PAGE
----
The history before us accounts for the affairs of the kingdoms of Judah and Israel.
It is more interesting than any common histories.
Also please look at the main messages of the 'Book' at the end.
1 Kings and 2 Kings tell of David's death, the golden age of Solomon's reign, how the nation divided into two kingdoms, and their eventual captivity by heathen powers.
Solomon, David's son, began his rule with great wealth, glory, and power, but it ended in disgrace. He did not seem to have the same spiritual toughness of his father. Solomon compromised some of the most sacred spiritual principles in order to achieve his political ends. In other words, the end justified the means. Also, he began to depend on military might instead of the true God. He taxed the people so much that the stage was set for rebellion later.
The spiritual condition of Israel was of paramount importance to the writer amidst political changes. The author registers a spiritual value-judgment concerning each king: Those kings who tried to maintain the traditional worship of the God of Israel were "good," and those who abandoned the true God were "evil."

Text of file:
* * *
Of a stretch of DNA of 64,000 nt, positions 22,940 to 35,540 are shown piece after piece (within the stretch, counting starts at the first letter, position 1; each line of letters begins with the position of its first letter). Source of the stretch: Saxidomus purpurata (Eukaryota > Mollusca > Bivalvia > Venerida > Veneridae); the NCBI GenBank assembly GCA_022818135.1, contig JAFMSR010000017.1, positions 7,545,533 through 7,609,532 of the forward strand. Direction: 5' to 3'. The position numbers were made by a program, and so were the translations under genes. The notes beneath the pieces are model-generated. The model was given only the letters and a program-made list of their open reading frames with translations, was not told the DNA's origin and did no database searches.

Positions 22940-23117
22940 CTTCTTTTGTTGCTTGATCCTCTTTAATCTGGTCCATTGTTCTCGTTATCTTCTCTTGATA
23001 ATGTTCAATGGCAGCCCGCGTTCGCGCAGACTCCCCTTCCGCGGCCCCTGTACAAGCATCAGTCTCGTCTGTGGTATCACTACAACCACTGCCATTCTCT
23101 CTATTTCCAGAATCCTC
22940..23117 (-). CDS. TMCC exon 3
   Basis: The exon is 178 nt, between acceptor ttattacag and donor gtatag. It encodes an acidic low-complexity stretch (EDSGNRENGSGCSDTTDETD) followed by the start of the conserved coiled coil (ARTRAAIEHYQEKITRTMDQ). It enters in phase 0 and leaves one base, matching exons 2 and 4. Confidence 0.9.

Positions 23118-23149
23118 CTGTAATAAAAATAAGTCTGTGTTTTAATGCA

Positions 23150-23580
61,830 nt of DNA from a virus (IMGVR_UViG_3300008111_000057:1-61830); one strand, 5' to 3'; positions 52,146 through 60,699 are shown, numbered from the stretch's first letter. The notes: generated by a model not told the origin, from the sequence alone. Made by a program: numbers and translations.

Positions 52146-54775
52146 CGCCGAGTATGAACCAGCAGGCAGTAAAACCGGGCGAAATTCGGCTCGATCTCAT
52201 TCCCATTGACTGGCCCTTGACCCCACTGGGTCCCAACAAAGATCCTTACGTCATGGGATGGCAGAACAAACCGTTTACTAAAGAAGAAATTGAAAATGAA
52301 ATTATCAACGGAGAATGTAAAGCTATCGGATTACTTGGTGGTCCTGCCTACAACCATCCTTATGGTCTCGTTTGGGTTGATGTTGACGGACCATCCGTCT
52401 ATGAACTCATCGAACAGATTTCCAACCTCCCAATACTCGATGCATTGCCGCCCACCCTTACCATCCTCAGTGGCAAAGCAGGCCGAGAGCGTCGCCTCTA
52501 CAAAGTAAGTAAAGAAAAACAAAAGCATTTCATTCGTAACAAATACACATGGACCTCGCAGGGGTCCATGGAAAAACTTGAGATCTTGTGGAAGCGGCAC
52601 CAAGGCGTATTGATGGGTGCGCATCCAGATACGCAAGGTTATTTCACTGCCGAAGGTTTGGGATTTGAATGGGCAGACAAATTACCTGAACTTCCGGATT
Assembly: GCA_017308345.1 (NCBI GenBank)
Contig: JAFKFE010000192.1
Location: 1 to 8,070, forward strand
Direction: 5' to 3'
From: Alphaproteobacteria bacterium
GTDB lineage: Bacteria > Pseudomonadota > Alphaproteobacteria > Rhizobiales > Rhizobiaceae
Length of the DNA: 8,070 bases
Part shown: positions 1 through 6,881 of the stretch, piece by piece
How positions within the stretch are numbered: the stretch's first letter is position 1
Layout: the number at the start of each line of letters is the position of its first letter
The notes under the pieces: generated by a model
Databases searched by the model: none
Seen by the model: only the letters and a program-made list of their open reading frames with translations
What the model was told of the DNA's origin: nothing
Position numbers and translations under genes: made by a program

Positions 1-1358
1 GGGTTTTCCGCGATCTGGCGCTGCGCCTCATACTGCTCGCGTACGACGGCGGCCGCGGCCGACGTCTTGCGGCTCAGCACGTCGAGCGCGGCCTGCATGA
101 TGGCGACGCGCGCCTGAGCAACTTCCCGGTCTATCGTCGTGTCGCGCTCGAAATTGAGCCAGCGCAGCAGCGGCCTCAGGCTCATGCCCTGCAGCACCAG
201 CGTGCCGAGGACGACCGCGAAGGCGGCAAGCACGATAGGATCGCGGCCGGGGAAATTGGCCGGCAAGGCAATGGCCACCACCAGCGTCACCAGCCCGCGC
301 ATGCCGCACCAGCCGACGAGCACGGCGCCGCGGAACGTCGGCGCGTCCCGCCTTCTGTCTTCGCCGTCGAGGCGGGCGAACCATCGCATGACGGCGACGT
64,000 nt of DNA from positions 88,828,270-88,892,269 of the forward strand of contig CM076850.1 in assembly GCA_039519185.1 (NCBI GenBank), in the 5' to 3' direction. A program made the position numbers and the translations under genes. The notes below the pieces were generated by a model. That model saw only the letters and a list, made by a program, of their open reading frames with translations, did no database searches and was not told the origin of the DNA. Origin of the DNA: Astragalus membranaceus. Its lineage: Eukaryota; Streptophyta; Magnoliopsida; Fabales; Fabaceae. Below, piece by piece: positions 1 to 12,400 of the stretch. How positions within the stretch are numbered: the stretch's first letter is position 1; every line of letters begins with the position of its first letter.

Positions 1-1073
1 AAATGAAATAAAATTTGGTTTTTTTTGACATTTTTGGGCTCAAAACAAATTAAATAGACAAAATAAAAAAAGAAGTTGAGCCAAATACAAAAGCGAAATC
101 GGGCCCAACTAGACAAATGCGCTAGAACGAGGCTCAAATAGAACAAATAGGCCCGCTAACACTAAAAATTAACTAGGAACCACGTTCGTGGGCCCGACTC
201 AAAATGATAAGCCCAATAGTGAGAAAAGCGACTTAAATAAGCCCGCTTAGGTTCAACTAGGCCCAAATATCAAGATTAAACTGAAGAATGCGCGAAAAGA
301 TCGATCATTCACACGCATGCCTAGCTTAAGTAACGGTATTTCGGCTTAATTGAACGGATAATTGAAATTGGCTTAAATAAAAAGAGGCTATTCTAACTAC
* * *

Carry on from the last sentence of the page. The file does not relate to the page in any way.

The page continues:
The apostate northern kingdom (Israel), which had been established by Jeroboam I, finally went too far and was destroyed, but the smaller, southern kingdom (Judah) proved to be more penitent. The ancestry of Jesus Christ was traced through the tribe of Judah.
The main messages of the Book of 1 Kings are: (1) Human governments are faulty even at their best, but this is especially true when God is not included in the scheme of things. (2) God's rule continues despite the foibles of man. The will and purpose of God will indeed prevail. He still spoke through His prophets even when some of the people did not want to listen. God showed His power through the forces of nature and He incited foreign hostile armies to accomplish His purpose. God is always in control!
St. Thomas Orthodox Church